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Inaugural lecture

What we can learn from hi-tech nature

Biodiversity in the Netherlands is having a tough time. Professor of Natural Capital Koos Biesmeijer combines research with practical advice: from the greening of industrial parks to solutions inspired by hi-tech nature. Inaugural lecture 9 March.

Author
Koos Biesmeijer
Date
08 March 2018

What is the most important message to take away from your lecture?

‘For our future it is crucial that the whole of society realises that nature is a partner and not an enemy. My research is about the relationship between natural capital and human activities. Obviously, there are two types of natural capital: on the one hand the type that is not living and that may be available only in limited quantities, such as oil and gas, and that is sometimes renewable, such as wind or water. As well as these types, there are also living resources like plants, animals, fungi, bacteria and ecosystems. This living nature is only renewable if we treat it with respect. We can learn so much from nature because it is so hi-tech: millions of years of evolution have produced all kinds of clever solutions. Just think of particular plants that are able to filter polluted water; we can use them to create purification marshes.'  

Diverse types of pollinators produce the best apples and pears.

What else are you researching?

‘Nature is, of course, absolutely invaluable, but it is still good to express some ecoservices - such as pollination and filtration of water and light - in monetary terms so that their economic value becomes clearer. That's one of the things I have been doing in the past few years. If we add up the contribution of pollinators such as bees over all the different crops throughout the world, we come to a sum of between  230 and 570 billion euros a year. Not only that, pollination by a diverse range of species - bees and hoverflies, for example - produces the best apples and pears. That's why a wide diversity of animals and plants is so incredibly important, if only for our food supplies.'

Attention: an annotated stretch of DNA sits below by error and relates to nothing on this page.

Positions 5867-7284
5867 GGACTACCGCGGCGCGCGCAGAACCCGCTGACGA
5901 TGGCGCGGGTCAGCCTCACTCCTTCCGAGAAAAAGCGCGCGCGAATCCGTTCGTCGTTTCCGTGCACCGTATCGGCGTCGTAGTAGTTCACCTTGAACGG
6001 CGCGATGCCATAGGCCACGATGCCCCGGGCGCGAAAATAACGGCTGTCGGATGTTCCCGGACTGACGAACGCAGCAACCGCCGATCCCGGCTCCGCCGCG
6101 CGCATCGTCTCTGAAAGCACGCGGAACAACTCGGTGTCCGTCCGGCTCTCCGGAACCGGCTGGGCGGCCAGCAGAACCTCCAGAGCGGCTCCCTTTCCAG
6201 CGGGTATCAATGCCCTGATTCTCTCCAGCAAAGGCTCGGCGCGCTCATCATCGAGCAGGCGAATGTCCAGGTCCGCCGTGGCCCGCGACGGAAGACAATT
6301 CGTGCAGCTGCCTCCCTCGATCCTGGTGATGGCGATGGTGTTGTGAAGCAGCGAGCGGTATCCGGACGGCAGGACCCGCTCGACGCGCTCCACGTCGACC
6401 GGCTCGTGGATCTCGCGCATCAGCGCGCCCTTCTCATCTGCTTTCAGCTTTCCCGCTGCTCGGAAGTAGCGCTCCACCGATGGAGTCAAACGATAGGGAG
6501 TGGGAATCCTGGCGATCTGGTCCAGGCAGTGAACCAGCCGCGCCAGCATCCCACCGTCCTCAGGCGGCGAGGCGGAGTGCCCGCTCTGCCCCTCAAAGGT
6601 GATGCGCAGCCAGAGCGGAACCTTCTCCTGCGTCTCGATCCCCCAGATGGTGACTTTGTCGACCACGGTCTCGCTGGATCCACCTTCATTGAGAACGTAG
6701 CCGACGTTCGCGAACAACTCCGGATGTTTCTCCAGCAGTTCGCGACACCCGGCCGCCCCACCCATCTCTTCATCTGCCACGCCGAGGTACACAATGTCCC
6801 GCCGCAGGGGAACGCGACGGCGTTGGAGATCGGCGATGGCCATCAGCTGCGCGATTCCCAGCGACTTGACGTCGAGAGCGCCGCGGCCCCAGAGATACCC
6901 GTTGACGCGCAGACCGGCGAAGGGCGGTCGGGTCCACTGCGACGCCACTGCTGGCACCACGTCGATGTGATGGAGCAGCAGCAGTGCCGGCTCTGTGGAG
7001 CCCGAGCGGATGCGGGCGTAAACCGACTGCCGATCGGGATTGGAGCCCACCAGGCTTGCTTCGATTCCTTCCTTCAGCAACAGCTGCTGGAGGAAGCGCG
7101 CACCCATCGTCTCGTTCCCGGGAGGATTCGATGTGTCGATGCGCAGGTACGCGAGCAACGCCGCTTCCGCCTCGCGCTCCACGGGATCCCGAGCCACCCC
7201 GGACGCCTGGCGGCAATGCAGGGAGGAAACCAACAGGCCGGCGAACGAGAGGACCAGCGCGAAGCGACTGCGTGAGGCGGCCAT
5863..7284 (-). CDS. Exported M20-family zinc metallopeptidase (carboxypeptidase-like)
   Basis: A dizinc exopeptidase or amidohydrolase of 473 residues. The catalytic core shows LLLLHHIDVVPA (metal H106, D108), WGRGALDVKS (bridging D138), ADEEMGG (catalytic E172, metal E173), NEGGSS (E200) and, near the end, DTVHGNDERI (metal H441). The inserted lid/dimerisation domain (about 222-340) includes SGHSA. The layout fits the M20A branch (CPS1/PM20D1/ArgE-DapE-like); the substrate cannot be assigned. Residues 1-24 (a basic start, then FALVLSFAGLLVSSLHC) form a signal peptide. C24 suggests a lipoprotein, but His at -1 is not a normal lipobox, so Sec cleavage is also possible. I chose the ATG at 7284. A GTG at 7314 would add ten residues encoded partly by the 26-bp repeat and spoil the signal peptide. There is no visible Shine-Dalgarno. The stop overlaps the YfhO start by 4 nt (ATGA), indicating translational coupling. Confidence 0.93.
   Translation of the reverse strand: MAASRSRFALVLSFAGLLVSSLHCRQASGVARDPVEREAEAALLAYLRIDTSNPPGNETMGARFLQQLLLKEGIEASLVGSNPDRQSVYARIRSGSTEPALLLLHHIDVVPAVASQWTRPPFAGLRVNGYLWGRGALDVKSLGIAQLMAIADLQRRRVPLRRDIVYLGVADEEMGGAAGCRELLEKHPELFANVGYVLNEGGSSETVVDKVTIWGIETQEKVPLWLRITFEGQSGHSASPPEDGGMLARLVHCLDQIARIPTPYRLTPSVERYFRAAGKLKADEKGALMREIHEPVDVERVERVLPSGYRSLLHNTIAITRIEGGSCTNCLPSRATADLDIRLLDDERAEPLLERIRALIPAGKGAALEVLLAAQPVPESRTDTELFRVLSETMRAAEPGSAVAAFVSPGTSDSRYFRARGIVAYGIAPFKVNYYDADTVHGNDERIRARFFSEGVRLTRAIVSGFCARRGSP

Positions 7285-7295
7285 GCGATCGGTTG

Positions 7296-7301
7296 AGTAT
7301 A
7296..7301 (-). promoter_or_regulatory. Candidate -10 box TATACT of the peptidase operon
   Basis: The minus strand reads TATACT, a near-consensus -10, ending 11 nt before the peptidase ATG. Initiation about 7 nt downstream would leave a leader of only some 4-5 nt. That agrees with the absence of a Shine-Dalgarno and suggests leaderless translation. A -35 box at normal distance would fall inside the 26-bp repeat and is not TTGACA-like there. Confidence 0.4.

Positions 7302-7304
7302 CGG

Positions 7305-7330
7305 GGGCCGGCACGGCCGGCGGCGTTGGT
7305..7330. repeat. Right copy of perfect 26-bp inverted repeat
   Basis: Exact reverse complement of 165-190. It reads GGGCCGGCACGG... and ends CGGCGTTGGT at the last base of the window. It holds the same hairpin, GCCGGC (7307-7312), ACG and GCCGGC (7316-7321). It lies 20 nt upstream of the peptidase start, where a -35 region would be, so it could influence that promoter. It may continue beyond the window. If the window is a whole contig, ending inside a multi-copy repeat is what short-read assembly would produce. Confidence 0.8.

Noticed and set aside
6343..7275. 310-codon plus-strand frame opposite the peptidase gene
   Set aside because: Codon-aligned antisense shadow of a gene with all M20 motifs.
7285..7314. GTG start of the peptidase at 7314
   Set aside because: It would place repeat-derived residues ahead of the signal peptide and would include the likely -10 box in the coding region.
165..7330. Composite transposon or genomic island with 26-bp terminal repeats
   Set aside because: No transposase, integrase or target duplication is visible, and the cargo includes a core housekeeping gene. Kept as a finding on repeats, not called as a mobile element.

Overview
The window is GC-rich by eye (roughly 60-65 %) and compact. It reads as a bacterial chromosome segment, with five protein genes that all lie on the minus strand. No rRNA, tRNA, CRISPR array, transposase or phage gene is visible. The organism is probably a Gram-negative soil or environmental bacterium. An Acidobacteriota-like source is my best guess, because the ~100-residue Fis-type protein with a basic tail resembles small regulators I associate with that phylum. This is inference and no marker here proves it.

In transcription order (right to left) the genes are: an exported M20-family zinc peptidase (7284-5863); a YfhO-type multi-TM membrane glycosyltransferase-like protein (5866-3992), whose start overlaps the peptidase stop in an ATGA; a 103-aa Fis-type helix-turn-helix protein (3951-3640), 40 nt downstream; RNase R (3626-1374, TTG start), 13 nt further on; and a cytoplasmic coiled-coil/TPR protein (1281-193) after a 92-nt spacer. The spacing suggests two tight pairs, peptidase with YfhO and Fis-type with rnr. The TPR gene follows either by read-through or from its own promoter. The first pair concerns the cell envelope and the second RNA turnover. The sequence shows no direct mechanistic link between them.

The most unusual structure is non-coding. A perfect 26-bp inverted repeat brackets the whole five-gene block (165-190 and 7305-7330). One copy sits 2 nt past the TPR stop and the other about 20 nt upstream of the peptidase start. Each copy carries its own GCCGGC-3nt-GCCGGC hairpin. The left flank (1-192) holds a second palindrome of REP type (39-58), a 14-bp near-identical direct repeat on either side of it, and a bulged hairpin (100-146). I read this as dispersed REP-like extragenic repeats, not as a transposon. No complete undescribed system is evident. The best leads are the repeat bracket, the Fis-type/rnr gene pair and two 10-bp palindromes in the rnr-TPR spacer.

What is the state of biodiversity in the Netherlands?

‘In the 1970s and 1980s, biodiversity really suffered in the Netherlands. This sharp decline seems to have halted, but the overal level is structurally poor. There are too many competing activities in a small area  and the land is used too intensively. My advice to local authorities and the business sector is to design multifunctional landscapes. Colleagues and I have produced a biodiversity map of South Holland showing where - in places from dunes to industrial parks - nature can be given a helping hand. Laying out corridors for animals and sowing plants can increase diversity because different plants attract a more diverse range of insects. And this greening of the environment also has all kinds of other positive consequences. People who work on industrial parks, for example, are more likely to take a walk outside in their breaks if they are surrounded by greenery.' 

You were one of the developers of the 'the Netherlands hums' citizen science project. How can  the public help? 

‘Of the 360 species of bees in the Netherlands, there are now barely 100 species left and around half of these are under threat. In the weekend of 20 and 21 April we are holding our first bee-counting in the Netherlands, because that's when bees appear in our gardens again. We've designed an app and a questionnaire so everyone can help. If a lot of people take part, we'll get a much more realistic picture than if we do the counting just with a limited group of researchers.'    

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